Viral video: 'Nobody in it' -- traffic stop of driverless GM car confuses cops

April 11, 2022, 1:58 PM

The driverless traffic stop recently in San Francisco. (Photo: Instagram video)

It's a law enforcement riddle for our time: What happens if you pull over a driverless vehicle?

One answer is that bystanders enjoy the spectacle more than officers appear to, judging from a three-minute viral video below.

"Ain't nobody in it," a man shouts as the first of three San Francisco cops approaches the General Motors Cruise test car, which stopped when police lights flashed behind it -- apparently because its headlights were off at night.

The autonomous Chevy Bolt then bolts forward until it clears an intersection and pulls over again, with emergency flashers activated.

"Are you serious?" a woman crossing the street says to a friend. "We're gonna have to watch this."

A real-life comedy skit unfolds as three apparently puzzled officers walk around the car and peer at its empty seats. One tries a locked door and later uses his cell phone, presumably calling a supervisor.

The curbside clip, originally on Instagram, has been played nearly 200,000 times since going on YouTube last Saturday. That got the GM subsidiary's attention:

"The humorous episode highlights some of the situations that can occur as driverless cars become more common on city streets," posts CNBC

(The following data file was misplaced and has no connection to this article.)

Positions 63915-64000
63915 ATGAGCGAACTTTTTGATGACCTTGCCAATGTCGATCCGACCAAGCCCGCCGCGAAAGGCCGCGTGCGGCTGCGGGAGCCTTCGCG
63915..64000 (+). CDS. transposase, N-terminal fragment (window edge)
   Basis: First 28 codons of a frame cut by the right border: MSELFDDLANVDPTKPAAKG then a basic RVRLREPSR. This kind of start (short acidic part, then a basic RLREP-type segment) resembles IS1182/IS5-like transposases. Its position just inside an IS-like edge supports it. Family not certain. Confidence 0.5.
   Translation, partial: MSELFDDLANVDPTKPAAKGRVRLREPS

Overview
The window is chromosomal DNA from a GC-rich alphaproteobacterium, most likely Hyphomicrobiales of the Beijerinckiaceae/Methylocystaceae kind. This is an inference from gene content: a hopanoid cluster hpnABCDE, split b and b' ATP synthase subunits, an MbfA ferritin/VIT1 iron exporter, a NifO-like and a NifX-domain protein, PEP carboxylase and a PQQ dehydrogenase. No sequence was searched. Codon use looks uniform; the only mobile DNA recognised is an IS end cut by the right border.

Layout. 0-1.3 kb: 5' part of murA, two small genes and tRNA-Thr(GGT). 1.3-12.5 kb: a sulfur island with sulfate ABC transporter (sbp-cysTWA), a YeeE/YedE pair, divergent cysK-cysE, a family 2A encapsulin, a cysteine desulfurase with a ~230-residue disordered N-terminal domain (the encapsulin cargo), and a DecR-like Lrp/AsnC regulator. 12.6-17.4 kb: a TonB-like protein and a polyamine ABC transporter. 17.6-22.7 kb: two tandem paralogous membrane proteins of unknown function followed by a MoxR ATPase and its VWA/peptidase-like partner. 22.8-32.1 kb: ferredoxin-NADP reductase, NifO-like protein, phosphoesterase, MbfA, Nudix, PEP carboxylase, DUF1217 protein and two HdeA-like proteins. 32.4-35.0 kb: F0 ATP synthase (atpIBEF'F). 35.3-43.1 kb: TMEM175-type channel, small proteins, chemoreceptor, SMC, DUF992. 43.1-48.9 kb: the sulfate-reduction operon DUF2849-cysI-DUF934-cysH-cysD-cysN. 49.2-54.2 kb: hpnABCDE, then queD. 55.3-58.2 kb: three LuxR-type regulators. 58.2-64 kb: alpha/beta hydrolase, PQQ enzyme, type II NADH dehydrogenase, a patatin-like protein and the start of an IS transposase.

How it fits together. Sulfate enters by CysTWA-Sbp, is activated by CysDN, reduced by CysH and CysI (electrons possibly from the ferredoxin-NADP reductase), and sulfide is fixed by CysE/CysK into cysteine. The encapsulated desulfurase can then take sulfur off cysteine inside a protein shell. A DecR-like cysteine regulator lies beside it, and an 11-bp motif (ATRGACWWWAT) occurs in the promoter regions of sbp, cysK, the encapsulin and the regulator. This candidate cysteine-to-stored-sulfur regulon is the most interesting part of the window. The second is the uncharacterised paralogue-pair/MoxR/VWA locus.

Cruise, a GM subsidiary, started to offer nighttime rides to the public earlier this year in San Francisco in driverless cars, although it's not yet charging and riders need to apply for a waitlist.

Cruise was founded in 2013 and bought by GM three years later. It's the core of the Detroit automaker's self-driving research and development efforts. 

"Critical" guidance from Cruise for law enforcers.

GM says in a blog post last month:

Cruise has developed its autonomous vehicle technology via a fleet of upgraded Chevy Bolt EVs. The upgraded Bolts have successfully roamed the streets of San Francisco without a human pilot on board, much to the astonishment of members of the public who have taken a ride.

Astonishment spreads beyond the public to include uniformed patrol officers, evidently. In an effort to educate them, the company last November posted a 19-minute guide for first responders on "Interacting with a Cruise Autonomous Vehicle." It suggests calling a 24-hour help line before approaching.

Here's the more entertaining recent video:

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